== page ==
A Golfers Guide to Kenya


Ah, golf. The gentleman’s game. Deceptively simple and endlessly complicated, this is a sport best understood by those who play it; with a lackluster epithet as an expensive way of playing marbles by the despisers of the ritzy sport. That it’s a game for the wealthy perhaps needs no further introduction. For the lovers of the sport it hold true that you work, you save, and you invest so that when you finally clear your desk, you can enjoy an invigorating round of golf – if only to replicate the schema of learning from your failures and celebrating your success on the greens. Any fresh statistics on the uptake of golf, local and international, will prove that the growth of the sport, however moderate, is almost steadily on an upward trajectory. Closer to home, golfing in Kenya has blossomed from its origins as a preserve for the rich influential settler farmers. The veil and fear of big expenses to enjoy a round of golf, concomitantly late in life, is disappearing. A great many Kenyans are now taking interest in the sport, and the traditionally members-only golf clubs are returning the favour in kind by making access to greens more flexible and affordable. No one, of course, wants to begin learning to swing in their golden years. With the increasing global interest in golfing as a recreation, golfers are on the search for stimulating and uncrowded courses to go. Whether your thing is a few power swings, a round of golf while on vacation, improving your skills or thirsting for new challenges or somewhere in between, golfing in Kenya will treat you to fine memorable experiences few have enjoyed.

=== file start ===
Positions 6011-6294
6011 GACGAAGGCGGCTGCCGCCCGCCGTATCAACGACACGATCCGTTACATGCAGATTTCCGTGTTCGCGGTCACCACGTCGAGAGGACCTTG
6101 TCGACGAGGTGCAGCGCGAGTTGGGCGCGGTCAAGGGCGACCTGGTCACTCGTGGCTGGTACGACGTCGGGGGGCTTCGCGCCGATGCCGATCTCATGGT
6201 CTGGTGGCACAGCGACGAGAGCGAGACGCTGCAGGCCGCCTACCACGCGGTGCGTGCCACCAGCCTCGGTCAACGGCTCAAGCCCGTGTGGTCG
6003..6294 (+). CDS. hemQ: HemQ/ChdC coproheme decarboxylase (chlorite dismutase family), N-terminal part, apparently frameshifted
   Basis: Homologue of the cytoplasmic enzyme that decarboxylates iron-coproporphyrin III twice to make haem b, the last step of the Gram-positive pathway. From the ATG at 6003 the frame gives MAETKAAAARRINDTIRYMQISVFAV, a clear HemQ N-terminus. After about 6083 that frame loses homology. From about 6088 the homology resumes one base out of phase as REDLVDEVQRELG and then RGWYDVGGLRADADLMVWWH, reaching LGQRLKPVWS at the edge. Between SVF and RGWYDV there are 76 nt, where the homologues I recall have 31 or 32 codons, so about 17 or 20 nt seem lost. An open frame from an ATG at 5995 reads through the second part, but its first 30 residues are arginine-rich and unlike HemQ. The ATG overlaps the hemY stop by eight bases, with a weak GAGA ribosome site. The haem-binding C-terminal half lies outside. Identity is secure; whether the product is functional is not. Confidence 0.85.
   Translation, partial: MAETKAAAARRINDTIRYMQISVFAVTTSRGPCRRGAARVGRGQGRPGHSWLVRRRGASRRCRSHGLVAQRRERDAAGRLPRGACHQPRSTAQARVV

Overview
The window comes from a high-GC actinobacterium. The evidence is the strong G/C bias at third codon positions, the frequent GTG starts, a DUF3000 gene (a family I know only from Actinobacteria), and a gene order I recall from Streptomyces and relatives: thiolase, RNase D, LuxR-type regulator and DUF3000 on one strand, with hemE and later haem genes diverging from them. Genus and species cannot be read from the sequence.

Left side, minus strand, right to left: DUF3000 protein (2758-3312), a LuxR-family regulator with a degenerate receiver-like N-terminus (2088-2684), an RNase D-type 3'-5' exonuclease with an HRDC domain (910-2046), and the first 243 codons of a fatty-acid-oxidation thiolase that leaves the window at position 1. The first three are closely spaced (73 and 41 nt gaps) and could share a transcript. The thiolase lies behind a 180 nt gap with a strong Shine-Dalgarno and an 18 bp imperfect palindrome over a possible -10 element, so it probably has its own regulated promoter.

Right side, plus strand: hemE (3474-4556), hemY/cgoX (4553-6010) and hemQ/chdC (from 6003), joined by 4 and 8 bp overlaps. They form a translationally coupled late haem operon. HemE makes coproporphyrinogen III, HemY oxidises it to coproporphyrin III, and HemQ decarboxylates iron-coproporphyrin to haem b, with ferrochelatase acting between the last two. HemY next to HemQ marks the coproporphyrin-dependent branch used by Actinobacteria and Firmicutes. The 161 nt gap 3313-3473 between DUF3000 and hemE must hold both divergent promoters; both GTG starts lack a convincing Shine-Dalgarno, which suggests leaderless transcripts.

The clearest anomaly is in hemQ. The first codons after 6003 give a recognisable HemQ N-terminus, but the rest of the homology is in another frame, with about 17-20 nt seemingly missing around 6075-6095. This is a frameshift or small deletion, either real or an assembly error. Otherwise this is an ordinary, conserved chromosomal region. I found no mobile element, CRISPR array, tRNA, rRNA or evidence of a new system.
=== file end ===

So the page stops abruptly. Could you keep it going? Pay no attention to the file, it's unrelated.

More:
England’s Andy Sullivan sets course record at Dubai Championship


England’s Andy Sullivan shot a bogey-free 11-under-par 61 to set a course record and lead by two shots after the first round at the Golf in Dubai Championship at Jumeirah Golf Estates on Wednesday.

Sullivan recorded 11 birdies and briefly looked set to match compatriot Oliver Fisher’s European Tour record of 59 at the Portugal Masters in 2018 before he finished the last two holes on par at the Fire Course which made its European Tour debut.

Starting on the back nine, Sullivan had six birdies at the turn as he raced up the leaderboard and eventually finished the day ahead of Frenchman Antoine Rozner and Englishmen Matt Wallace and Ross Fisher, who were all tied at nine-under-par.

“It’s funny, I played the front nine yesterday and I played the back nine a year ago when we came over to warm up, you do all this prep on these courses and try and work out where to hit it,” Sullivan, 34, said.

“This week I turned up and clattered it down and found myself being ridiculous under par through seven or eight holes on my front nine. You think, ‘here we go’.

“COVID-19 really changed everything for me. I refocused and started enjoying it again. I’ve started to play a lot better. Going out there and enjoying it I know I’m giving myself the best chance to shoot a low score.”

Scotland’s Craig Howie and Marc Warren and Sweden’s Oscar Lengden are tied for fifth a shot further back.